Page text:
an interactive roundup of interesting watches on the market
Shaking things up straight away in the second installment, this week's #TheSubRegister features some interesting picks and perspective about some watches I know very little about, the Audemars Piguet Royal Oak. Bringing some perspective on the venerable tool watch is Nat. Nat is a very good friend of mine that I actually met through bicycle racing, and now we are typically texting each other back and forth throughout the week discussing various watch musings. As I'm sure you'll see, he has a quite a way with words, and brings a good perspective on the watch market from someone who's not lining up at the next Philips auction to get the next Patek Philippe Chrono the big sites deem as "important." His own introduction is as follows:
My name is Nat Coghlan and for as long as I can remember, I have been a collector. A hobby that began with comic books, and took an embarrassing pit stop in pogs, before making its way to guitars, eventually expanded to watches. Between my collector hobbies and my past work in university admissions, I like to think that I am fairly discerning.
When it comes to watches, I'm a big proponent of buying (and wearing) what you like, but making sure your tastes are appropriately researched and refined.
I'm always happy to talk watches, or guitars, or bikes (not so much pogs these days) and can be reached at email@example.com
Nat happens to have the hots for Royal Oaks, and he emailed me about the following, so I figured, why not make it a post. Diving into some less common RO variants, starting with this:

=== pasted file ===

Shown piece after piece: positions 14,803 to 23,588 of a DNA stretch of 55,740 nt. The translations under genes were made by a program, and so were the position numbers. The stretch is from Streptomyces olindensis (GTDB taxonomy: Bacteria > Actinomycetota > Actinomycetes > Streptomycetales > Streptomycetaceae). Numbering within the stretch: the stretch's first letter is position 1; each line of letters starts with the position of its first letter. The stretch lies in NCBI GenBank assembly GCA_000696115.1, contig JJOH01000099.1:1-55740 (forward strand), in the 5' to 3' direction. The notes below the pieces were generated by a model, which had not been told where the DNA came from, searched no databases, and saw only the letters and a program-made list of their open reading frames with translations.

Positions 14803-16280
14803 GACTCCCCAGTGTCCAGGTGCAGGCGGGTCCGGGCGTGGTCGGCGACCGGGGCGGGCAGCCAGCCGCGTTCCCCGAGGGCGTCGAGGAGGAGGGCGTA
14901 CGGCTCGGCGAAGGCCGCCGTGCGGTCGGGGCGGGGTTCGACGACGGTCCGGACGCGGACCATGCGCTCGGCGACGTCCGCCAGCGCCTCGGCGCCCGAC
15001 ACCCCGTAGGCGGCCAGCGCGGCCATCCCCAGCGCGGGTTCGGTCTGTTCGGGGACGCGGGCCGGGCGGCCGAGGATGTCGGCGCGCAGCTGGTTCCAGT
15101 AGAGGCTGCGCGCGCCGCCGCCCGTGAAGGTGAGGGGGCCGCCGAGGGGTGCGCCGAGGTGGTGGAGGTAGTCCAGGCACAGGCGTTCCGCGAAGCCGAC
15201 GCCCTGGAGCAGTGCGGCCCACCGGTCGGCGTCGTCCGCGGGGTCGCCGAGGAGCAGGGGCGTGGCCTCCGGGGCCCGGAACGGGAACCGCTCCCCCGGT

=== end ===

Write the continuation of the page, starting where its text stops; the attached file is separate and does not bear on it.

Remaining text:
NC: I had the opportunity to fire on a military dial before, but I passed it up and kind of kick myself for doing so. I decided the dial was too weird at the time and not Royal Oak enough, but after seeing it in the metal I realized that the dial is awesome and the 36mm case size is even more awesome. I think the case size will keep this, and it's weird brethren under the radar for a while, but I think sub 40mm watches will have their day in the sun soon. That, and true vintage Royal Oaks are pretty hard to come by, and when you do see them, they are well thrashed. There's a C series up on Matthew Bain right now and the bezel is pretty knackered and I don't even want to know what they are asking. The original RO dials are gorgeous, but they are not known for holding together especially well. They are a good example of something being "tropical" actually being the dial deteriorating. If I'm not mistaken, this went for 30-35k: http://www.hqmilton.com/watches/1970s-audemars-piguet-royal-oak-5402 Granted it is an A series, which is the most desirable, but the case/bezel is pretty rough, and the dial and hands are worse for the wear too. This one is listed at $8,900 from Legends of Time.